# How To Solve Arithmetic Word Problems Check There are now 16 boys and 12 girls, so the ratio of boys to girls is 16 : 12 = 4 : 3 At the start of the year there were 20 boys and 10 girls, so the ratio was 20 : 10 = 2 : 1 Consecutive means one after the other.

Check There are now 16 boys and 12 girls, so the ratio of boys to girls is 16 : 12 = 4 : 3 At the start of the year there were 20 boys and 10 girls, so the ratio was 20 : 10 = 2 : 1 Consecutive means one after the other.

We will call the smaller integer n, and so the larger integer must be n 2 And we are told the product (what we get after multiplying) is 168, so we know: n(n 2) = 168 We are being asked for the integers Solve: That is a Quadratic Equation, and there are many ways to solve it.

Using the Quadratic Equation Solver we get −14 and 12.

And if you need help, check out word problem tricks at the bottom of this page!

This is the first set of word problem worksheets the introduces multiplication.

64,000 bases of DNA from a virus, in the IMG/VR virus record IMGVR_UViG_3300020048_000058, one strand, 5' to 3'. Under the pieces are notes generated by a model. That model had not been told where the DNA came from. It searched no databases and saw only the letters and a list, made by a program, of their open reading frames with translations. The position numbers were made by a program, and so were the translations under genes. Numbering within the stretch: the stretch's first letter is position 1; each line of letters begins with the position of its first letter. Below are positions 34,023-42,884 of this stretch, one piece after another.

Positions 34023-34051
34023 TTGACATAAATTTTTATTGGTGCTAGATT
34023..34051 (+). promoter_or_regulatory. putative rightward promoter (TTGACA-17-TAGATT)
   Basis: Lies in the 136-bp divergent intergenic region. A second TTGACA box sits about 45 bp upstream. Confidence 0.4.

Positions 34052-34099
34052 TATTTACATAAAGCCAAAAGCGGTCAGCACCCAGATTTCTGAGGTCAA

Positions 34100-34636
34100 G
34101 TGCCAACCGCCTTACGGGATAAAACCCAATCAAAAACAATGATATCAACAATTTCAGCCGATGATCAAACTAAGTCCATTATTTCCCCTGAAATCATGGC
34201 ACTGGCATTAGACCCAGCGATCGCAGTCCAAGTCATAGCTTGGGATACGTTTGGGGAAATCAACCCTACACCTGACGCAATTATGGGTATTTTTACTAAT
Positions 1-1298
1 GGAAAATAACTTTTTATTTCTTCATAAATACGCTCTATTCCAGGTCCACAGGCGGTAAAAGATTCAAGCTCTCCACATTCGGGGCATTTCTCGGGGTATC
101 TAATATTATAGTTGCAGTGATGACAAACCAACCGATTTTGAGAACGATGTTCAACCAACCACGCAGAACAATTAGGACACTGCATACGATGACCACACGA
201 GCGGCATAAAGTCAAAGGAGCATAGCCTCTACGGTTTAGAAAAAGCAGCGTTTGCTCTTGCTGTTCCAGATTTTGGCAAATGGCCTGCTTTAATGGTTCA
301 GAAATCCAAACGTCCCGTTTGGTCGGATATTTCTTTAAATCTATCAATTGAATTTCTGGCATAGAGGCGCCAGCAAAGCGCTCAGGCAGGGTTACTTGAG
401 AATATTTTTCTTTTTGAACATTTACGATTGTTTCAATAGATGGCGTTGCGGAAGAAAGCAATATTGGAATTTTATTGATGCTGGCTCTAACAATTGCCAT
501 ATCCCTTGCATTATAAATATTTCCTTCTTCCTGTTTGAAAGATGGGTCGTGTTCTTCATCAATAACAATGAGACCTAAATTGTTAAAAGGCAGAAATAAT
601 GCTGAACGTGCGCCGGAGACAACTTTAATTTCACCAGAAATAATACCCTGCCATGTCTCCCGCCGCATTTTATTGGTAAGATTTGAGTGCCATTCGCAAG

The simple addition word problems can be introduced very early, in first or second grade depending on student aptitude.

Follow those worksheets up with the subtraction word problems once subtraction concept are covered, and then proceed with multiplication and division word problems in the same fashion.

Pull your tagalongs or your thin mints out of the box and figure out how many remainders you'll be allowed to eat!

This worksheets combine basic multiplication and division word problems. These worksheets require the students to differentiate between the phrasing of a story problem that requires multiplication versus one that requires division to reach the answer. These workshes mix addition, subtraction, multiplication and division word problems.

These worksheets will test a students ability to choose the correct operation based on the story problem text.

One way to make a word problem slightly more complex is to include extra (but unused) information in the problem text.